Holly narrowed her eyes, willing Lydia not to continue, but her mocking look was to no avail.

‘A tall, dark, handsome stranger bowls you over and then gets down on his hands and knees to help. And you have decided this is a bad thing. I, on the other hand, would spend the rest of the day looking dreamily out the window if that happened to me. But no such luck. My morning consisted of being rubbed up against by a schoolboy on the train.’

Lydia sighed spectacularly and Holly could not help but grin at her amateur dramatics. ‘You do realise that since I am your boss your job is to ooh and aah and say, “poor Holly”, don’t you?’

‘I thought my job was to get you coffee and stand on chairs so that you can drape fabrics over me and hold all incoming calls from any men you may have had uninspiring dates with the night before.’

‘Sure,’ Holly agreed after a moment’s thought, ‘that too.’

Lydia left the room and headed back to her desk to prepare herself for a day of imagining walking up Lonsdale Street and banging into tall, dark, handsome strangers.

Jacob helped the driver haul the last of his luggage into the waiting taxi. As the car pulled away he ran a hand through his mussed hair, leant back onto the headrest, and was surprised to catch such a world-weary reflection peering back at him from the window.

Jacob’s focus shifted and he watched the familiar home-town buildings flick past. He was not yet sure how he felt about being home. So far, so good. And a hot shower and a sleep in his own bed would only make it better. But how long would it be this time before he yearned to move on?

Either way Jacob knew Melbourne was a magnificent city. Take that enchanting woman he had just had an exchange with on the street. Now there was a real Melbourne woman. Pale smooth skin suited to the temperate clime, stylish to a fault, a compelling face, and subtle, easy confidence. You didn’t find women quite like that anywhere else in the world. In any case he hadn’t yet. During the drive home, his thoughts kept coming back to the brunette with the fiery blue eyes who had somehow roused his ordinarily controlled temper.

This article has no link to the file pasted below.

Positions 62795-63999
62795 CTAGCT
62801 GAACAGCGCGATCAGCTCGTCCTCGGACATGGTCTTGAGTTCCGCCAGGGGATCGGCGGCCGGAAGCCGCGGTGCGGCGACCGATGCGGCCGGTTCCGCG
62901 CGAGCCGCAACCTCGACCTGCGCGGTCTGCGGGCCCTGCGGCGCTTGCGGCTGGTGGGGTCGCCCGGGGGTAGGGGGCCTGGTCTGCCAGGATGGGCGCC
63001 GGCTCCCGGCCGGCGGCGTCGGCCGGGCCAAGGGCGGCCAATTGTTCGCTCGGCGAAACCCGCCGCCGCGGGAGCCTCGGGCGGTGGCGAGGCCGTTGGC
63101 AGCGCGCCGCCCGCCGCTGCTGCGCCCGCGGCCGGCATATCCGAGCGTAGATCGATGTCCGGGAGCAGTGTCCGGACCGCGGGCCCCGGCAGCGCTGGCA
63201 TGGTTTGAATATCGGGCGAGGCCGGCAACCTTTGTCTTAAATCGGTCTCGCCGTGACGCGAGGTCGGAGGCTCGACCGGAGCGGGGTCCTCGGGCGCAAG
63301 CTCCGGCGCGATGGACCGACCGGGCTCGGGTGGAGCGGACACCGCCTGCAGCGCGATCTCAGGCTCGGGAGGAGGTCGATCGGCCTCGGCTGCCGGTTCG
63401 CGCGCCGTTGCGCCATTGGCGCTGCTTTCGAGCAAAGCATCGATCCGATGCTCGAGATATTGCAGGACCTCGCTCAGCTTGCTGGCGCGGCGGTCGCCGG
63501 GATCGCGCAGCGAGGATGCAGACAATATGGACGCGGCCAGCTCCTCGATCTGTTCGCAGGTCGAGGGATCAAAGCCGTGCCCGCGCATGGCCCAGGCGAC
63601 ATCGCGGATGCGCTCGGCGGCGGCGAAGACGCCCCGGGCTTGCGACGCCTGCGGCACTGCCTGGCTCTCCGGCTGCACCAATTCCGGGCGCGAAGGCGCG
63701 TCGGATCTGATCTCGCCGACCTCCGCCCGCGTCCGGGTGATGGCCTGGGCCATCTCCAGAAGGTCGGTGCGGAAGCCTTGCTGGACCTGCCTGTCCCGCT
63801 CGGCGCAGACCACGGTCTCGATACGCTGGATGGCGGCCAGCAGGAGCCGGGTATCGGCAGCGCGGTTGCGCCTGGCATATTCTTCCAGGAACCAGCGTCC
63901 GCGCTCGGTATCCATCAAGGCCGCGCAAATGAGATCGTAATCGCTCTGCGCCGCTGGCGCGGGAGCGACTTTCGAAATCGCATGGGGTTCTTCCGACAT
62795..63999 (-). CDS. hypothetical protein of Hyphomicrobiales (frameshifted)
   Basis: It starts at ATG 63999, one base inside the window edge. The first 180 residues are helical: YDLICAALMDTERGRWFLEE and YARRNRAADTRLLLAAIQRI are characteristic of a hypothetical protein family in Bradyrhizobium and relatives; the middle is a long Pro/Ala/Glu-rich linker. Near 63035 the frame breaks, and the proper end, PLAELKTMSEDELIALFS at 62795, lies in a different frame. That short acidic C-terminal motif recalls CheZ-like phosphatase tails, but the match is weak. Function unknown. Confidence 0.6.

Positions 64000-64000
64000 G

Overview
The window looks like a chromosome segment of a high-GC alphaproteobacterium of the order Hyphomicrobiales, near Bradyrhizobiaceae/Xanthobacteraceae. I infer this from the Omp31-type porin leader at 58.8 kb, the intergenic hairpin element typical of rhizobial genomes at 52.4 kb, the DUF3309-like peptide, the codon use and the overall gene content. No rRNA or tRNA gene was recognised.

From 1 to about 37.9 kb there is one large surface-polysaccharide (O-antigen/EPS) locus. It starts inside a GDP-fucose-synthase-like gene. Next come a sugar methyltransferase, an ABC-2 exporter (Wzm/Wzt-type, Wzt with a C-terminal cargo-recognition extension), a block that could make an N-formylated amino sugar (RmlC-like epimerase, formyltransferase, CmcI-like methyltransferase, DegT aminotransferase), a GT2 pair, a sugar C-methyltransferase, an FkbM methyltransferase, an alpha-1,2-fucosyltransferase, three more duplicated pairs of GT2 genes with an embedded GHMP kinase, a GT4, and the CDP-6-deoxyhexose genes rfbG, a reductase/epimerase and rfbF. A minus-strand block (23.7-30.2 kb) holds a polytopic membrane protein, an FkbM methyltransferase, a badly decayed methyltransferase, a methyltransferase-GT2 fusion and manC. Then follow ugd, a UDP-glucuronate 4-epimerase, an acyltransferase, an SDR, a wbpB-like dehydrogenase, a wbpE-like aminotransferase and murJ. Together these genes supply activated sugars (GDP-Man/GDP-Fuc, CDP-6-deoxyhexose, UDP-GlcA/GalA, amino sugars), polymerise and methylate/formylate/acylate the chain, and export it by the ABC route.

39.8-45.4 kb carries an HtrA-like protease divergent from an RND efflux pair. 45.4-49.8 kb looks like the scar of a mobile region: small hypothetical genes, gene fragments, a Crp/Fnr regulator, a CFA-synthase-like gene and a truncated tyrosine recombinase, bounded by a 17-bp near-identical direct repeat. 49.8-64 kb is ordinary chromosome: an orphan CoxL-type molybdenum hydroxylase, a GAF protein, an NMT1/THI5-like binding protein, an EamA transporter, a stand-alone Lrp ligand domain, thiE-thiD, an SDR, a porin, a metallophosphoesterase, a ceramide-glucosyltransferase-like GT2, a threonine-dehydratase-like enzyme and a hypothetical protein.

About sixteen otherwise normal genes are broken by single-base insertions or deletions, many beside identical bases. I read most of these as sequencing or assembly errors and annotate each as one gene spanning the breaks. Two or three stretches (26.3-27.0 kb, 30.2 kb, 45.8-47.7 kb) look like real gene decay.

Jet lag. It had to have been jet lag.

‘Babe?’ Ben’s voice called out from the front hallway.

Holly’s hand leapt to her throat. She had not even heard the front door.

‘In here, darling,’ Beth called, sitting on an armchair they’d dragged into the kitchen to ease her aching back.

Holly understood Beth’s raised eyebrows and tight mouth. This is your last chance to change your mind, her expression said. But Holly was not to be deterred. ‘Just follow the delicious aroma of grilled chicken à la Holly wafting from the kitchen.’

Ben popped his head around the door. He leaned down and kissed his wife, not even asking why their lounge chair was in the kitchen. Holly offered her cheek for a kiss, which she duly received.

‘To what do we owe the pleasure of your company, gorgeous?’ Ben leant over Holly to have a good look at dinner. She slapped his hand as he tried to grab a piece of potato.

Holly glanced once more at Beth, who gave her a discreet thumbs up. ‘I want you to set me up with someone from your work.’

Holly clenched her face waiting for the inevitable ‘no’.

‘Sure,’ Ben answered.

Holly was too stunned to stop him spooning a baby potato into his mouth. ‘Really?’

‘Of course. It’s Derek from Payroll, isn’t it? He’s always had a thing for you, you know.’

‘For starters it’s not Derek. I mean, yuck.’

‘Come on, Ben,’ Beth said in support, ‘you know she likes tall, dark and handsome. Derek’s a weed.’

‘Then who?’

Holly proceeded to explain her inspired theory and the mechanics of her plan with endlessly increasing enthusiasm until Ben could have no doubt of her sincerity.

‘You two are serious, aren’t you?’

‘Deadly serious,’ Beth agreed. ‘I have mapped out her stars, and Holly is primed.’

Ben did a Groucho Marx with his eyebrows. Beth slapped his thigh playfully. ‘Primed for a big change, you idiot. This is serious, Ben. She is getting on in years.’

‘She’s twenty-seven.’

‘And I want to be her matron of honour while I’m still young enough and pretty enough to at least have a shot at outshining the bride.’

‘You’re nuts, the both of you. I shouldn’t let the two of you alone in a room together. It bodes badly for the future of mankind.’

‘But you will do it, won’t you, darling?’

Faced with their excited united front, there was nothing Ben could do but agree.